I catch Carl Frampton just after 9pm on a Wednesday evening as he crosses the River Thames heading towards his temporary home in that most affluent of London boroughs, Kensington and Chelsea. He is acclimatised now to the rarefied air breathed in by the Dukes, Earls and Knights listed as notable residents of the area, but still laughs at the contrast of a five foot five north Belfast boy rubbing shoulders with a well-to-do population that, in his eyes anyway, “are all at least six foot two.” Not that Frampton would have much to fear were it to kick off after too many Dom Perignons in the local wine bar however.
The Tiger’s Bay boxer is on his way back from a late evening session in the Battersea gym where he’s preparing for next week’s Super Bantamweight title fight with Kiko Martínez. Battersea has long been synonymous with power stations, dog’s homes and, more recently, partial gentrification as a gaggle of actors, musicians and fashion designers have wandered south across the river to set up camp. But now, nestled snuggly amongst Vivienne Westwood’s studio and Simon Le Bon’s pad, McGuigan’s Gym is staking its own claim as a local landmark. Victory for Team Jackal in Belfast next weekend will certainly go some way to placing it firmly on the south west London map.
And victory is exactly what Frampton fans are expecting. After all, their man will enjoy home advantage, has never tasted defeat as a pro, and knocked the very same Spaniard out 18 months ago. Wee buns then, as they say in Belfast. A ceremonial coronation rather than a twelve round war. Thankfully, Frampton himself is under no such illusions regarding the task ahead.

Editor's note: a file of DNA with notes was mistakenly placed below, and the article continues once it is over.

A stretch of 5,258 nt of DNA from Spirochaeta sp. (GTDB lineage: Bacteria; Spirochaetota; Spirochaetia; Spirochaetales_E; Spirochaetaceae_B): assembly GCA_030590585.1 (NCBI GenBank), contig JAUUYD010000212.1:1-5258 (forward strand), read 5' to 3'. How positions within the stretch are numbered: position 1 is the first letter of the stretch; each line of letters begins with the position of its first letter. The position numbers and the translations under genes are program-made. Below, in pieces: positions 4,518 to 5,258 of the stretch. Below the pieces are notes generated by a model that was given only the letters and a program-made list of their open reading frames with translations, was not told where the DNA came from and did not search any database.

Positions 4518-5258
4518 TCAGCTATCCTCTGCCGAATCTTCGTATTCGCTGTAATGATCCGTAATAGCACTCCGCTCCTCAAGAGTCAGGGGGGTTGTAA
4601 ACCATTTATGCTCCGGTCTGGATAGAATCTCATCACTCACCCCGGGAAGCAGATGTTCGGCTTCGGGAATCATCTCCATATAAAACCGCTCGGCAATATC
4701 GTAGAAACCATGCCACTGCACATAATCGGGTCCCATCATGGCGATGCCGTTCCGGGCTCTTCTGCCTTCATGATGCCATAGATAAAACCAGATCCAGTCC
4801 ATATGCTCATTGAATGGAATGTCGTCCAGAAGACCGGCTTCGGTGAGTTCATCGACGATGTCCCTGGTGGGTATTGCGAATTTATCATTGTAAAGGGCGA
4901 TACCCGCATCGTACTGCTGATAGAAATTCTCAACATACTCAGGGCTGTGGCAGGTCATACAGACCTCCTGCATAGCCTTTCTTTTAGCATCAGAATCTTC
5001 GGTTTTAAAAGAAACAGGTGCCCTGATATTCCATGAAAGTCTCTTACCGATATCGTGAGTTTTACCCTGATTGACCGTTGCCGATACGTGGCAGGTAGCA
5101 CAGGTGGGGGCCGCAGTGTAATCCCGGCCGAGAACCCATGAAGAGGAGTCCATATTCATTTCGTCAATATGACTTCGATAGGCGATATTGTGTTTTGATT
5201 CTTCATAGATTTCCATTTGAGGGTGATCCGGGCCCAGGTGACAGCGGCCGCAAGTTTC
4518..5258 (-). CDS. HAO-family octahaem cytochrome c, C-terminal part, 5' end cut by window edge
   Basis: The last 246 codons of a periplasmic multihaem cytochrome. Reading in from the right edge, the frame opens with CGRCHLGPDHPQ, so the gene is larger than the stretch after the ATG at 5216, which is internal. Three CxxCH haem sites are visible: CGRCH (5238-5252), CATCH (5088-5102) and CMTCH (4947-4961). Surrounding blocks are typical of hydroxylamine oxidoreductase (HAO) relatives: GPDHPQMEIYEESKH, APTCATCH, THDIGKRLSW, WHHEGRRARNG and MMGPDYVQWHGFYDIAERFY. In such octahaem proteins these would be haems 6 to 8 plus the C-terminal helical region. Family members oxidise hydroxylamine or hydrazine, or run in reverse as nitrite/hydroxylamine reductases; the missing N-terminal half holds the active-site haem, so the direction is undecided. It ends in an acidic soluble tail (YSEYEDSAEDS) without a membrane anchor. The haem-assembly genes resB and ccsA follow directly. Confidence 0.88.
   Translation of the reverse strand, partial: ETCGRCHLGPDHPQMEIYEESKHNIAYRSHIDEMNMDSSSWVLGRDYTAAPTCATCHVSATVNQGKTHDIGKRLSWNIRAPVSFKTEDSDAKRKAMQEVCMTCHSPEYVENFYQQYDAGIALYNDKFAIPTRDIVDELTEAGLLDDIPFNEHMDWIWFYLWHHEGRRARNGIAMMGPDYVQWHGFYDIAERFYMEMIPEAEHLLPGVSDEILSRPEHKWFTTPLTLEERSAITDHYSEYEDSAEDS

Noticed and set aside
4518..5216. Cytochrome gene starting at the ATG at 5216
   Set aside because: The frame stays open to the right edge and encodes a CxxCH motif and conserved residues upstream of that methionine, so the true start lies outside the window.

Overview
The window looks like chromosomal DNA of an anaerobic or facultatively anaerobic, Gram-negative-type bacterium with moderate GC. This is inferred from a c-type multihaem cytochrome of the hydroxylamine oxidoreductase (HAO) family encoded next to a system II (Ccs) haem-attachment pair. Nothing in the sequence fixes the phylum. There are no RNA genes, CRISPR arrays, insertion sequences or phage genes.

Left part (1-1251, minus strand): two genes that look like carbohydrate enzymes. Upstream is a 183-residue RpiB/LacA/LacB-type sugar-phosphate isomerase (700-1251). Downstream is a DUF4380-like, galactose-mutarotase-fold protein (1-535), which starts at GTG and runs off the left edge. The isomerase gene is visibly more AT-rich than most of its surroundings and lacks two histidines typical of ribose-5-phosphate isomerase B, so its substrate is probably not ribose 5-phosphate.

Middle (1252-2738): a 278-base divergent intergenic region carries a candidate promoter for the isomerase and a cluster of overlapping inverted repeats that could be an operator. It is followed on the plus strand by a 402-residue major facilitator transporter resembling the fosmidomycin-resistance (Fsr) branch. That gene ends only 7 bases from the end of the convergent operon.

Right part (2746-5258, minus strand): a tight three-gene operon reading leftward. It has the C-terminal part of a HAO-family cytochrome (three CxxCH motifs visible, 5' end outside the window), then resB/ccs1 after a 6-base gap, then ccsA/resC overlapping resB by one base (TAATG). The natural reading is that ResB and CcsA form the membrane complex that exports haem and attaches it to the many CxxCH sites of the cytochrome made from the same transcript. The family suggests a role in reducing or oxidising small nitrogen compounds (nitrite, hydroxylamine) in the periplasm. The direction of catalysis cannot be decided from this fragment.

Kiko told me this week that Carl is comfortably the best he has been in the ring with and the Northern Irishman is quick to repay the compliment. He describes their first fight as a “guts check” and Martínez as a “tough, tough man” for whom he has the utmost respect. “This could be over in the first round or it could be a twelve round ball buster,” he says, before adding that if it turns out to be the latter, he has the “engine, heart and chin” to go the distance.
What of Kiko’s belief that he has improved immeasurably, is in a much better place right now and, for the first time in his career, he is actually planning a fight and developing a strategy? “He has improved,” Frampton is happy to concede, “but it is still more of the same. Perhaps he’s added a bit more movement but he has fought the same way for 35 fights so I don’t think he can suddenly turn into Sugar Ray Leonard overnight. I’ve studied the last fight and seen I was far from perfect. I made mistakes that night which I won’t make again so I’ll be much improved as well”.
And the confidence boost that wearing a world championship belt can give a fighter? “He will be more confident now he is a world champion and has defended his title a couple of times, but when it is just the two of us in the ring he’ll look across and see a man who has knocked him out.” How the Spaniard’s self-belief reacts to the harsh reality of that inescapable truth remains to be seen.
Frampton also believes Kiko is clutching at straws a little when he talks of putting the Jackal out of action for eight months with a perforated eardrum following their first encounter. “Promotional issues kept me out of the ring after the last fight, not anything Kiko did,” he clarifies, and anyway, “a slap on the ear from your ma can cause that injury.”
Nevertheless, this fight is far from a gimme. Compared to the immensely talented Frampton, Martínez may be a relatively one dimensional fighter, but that one dimension is very effective. His new trainer, Gaby Sarmiento, may try to tweak a few things but, essentially, you know what you’ll get with Kiko: relentless, front foot aggression. You also get a Latin temperament which is something Carl is fully aware of. “He is an emotional man and he is coming here for revenge. That makes him a very dangerous opponent. But I believe I am a better fighter and I have the power to knock out anyone in the Super Bantamweight division.” There is no hint of arrogance in his voice as he speaks that last sentence: it is more matter of fact. And it is a fact that has the bookies making him a 9/2 on favourite.